Monday, April 14, 2014

How Video Games Could Teach My Kid to Walk

Dear Video Game Developers,

Wanna do something really cool and meaningful? Develop a game system that teaches my kid how to walk.

I'm not kidding.

I can clearly see in my mind a long roll-out pad for the Wii. You place the child on it and he gets certain rewards for each teeny, tiny new milestone. Study child development and see how certain leg movements are the building blocks for crawling and standing. You could have whole levels devoted to pelvic movements. The sky's the limit.

See, when typical babies are hanging out all day, they are constantly experimenting with different movements and stumble across the rewards and penalties for such movements. No baby has ever thought: "I'm going to learn how to walk." They just play around with their body until it does what it was designed to do.

The problem I'm finding as my son approaches his fourth birthday is that motivating him to roll over and crawl is immensely difficult. He is no longer a baby who is easily rewarded with something shiny — he needs a much bigger stimulus.

There is not a lot he won't do for the iPad though. He has learned a lot about sitting and hand-eye coordination by playing it — not because he is "working on" those skills, but because it is what's needed to reach his goal in the game. This is precisely what babies do when they take those first steps. They are not thinking: "I'm going to put one foot in front of the other." They are thinking: "I want to be closer to mama." Walking is simply a means of achieving their primary goal.

I know that "child development" and "video games" tend to be at odds in our culture, but I think that's precisely because they have a remarkable ability to tap into neuroplasticity. This can be bad if you are using video games to imprint violence and objectification of women, but you could also use them to quickly and effectively teach useful skills.

Take for example this woman. She is a video game developer who suffered severe depression after a concussion and the only way she found to get out of it was to create a video-game-based reward system for taking the small real-world steps to improve her life.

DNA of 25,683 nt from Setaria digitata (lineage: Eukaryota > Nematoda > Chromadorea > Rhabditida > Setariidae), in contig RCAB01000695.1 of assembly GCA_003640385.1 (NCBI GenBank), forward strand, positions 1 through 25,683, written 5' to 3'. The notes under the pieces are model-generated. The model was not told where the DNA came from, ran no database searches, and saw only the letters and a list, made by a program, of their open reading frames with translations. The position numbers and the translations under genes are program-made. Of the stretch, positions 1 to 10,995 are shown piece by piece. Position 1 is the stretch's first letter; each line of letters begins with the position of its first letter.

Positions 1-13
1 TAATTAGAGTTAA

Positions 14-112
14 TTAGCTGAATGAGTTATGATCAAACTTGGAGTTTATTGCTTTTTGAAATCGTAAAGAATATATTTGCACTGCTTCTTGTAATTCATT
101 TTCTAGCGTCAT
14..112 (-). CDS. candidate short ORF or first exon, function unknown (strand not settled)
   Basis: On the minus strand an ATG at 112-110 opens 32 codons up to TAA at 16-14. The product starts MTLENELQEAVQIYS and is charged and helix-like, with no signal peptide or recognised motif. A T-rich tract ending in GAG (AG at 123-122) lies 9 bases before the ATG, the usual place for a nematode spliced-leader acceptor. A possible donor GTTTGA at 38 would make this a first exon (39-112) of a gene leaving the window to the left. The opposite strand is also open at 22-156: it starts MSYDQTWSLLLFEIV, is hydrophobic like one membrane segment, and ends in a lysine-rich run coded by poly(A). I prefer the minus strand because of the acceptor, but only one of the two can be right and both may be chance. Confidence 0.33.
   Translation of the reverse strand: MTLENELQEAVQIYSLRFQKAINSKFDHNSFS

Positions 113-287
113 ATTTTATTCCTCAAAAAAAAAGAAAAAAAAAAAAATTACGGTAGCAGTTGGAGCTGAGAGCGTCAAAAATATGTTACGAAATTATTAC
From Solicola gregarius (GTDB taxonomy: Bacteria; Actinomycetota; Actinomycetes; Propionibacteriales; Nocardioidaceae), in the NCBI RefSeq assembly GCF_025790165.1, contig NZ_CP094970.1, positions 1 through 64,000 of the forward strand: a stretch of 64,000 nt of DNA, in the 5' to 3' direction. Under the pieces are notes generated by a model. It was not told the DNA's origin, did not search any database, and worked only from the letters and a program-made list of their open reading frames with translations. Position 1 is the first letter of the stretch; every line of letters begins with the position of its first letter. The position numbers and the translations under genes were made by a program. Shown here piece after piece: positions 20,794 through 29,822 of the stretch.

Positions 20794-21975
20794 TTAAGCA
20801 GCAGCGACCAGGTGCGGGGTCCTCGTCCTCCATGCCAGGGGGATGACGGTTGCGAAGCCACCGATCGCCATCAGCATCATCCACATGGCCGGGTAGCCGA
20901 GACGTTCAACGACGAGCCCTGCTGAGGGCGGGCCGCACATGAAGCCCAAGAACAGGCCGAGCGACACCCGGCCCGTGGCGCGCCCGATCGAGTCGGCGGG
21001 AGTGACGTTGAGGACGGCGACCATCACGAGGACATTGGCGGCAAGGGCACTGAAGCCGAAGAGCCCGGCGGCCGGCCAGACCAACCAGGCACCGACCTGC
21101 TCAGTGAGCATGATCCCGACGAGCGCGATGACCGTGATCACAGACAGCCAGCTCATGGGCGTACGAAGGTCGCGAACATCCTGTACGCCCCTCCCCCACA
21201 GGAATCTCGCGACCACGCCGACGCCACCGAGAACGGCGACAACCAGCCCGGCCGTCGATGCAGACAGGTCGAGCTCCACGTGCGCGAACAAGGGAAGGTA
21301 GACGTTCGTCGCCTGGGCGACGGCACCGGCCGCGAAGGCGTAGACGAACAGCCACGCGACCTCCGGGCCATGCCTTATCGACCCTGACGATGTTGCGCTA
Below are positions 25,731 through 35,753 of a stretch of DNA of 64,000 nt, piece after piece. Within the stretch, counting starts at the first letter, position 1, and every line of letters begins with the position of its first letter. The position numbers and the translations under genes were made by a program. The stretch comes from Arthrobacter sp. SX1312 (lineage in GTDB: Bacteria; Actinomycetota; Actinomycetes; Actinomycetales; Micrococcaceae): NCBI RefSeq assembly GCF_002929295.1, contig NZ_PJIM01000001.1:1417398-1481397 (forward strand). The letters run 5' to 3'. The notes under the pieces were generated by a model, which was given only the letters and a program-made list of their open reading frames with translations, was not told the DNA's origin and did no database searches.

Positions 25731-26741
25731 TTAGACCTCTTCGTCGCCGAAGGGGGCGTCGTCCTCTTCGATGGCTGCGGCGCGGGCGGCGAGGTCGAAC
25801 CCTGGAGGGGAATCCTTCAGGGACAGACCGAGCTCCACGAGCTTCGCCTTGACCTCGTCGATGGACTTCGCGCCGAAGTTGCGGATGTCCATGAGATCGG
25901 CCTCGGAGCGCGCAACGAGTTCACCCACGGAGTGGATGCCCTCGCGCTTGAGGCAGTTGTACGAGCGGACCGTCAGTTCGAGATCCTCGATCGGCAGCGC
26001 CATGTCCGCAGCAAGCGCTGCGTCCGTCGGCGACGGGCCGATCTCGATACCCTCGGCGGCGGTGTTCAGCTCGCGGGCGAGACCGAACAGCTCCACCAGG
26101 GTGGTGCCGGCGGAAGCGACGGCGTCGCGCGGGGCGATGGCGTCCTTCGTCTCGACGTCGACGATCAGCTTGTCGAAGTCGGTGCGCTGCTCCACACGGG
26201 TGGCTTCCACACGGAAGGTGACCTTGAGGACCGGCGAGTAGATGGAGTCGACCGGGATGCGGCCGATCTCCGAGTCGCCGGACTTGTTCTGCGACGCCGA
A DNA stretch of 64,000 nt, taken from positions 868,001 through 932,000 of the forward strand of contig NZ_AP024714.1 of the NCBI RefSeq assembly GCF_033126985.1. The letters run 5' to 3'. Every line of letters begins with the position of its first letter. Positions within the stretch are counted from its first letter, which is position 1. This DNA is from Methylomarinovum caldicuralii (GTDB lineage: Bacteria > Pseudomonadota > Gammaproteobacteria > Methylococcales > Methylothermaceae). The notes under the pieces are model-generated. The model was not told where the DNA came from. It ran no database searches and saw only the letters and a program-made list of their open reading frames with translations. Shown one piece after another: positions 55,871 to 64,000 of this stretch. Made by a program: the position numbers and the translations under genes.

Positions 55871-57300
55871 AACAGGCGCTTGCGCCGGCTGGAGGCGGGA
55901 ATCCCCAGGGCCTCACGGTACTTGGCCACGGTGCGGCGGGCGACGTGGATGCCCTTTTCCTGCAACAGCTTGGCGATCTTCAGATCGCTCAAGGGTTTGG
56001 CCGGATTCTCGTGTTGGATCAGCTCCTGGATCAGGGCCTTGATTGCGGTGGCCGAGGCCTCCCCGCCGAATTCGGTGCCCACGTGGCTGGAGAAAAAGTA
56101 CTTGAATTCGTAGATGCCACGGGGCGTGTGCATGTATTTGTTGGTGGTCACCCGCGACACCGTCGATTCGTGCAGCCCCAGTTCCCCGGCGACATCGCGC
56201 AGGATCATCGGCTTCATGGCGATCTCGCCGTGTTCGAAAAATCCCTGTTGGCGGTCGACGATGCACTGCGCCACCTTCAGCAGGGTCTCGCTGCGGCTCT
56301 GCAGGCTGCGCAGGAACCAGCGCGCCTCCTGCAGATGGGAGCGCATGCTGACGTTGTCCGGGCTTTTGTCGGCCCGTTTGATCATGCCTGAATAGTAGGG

I know from friends with kids who have cerebral palsy but can ambulate that games on the Wii have dramatically improved these children's coordination and balance. But so far there is nothing like that for kids who are still on the floor.

We still try with Malachi's walker. We play a dance game on the X-box 360 Kinect, but he isn't really affecting what's going on and the walker imposes bizarre rules of gravity. One of Malachi's absolute favorite outings used to be going to the dance pad at a nearby mall. Look how fast he goes in his walker to get to it!




Malachi running to the dance pad! from Shasta Kearns Moore on Vimeo.


Unfortunately that was several months ago and the dance pad is now decommissioned. It was a very sad day indeed for Malachi when we found that out. 

But he remains strongly motivated by video games. His new favorite meal is Super Mario-shapes chicken noodle soup, but he rarely ate pasta before that. 

I can't imagine my kid is the only one. So, please, video game developers. If you wanna do something amazing, develop a game that helps motivate older children with developmental disabilities — several million individuals worldwide — to practice the same developmental steps that typical babies go through. I know at least one little boy who would really get into it. 

Jessie Kirk Photography



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Looking for a meaningful gift? Dark & Light: A Love Story in Black and White is a beautiful and insightful board book available here. All profits go towards my son's medical needs. 


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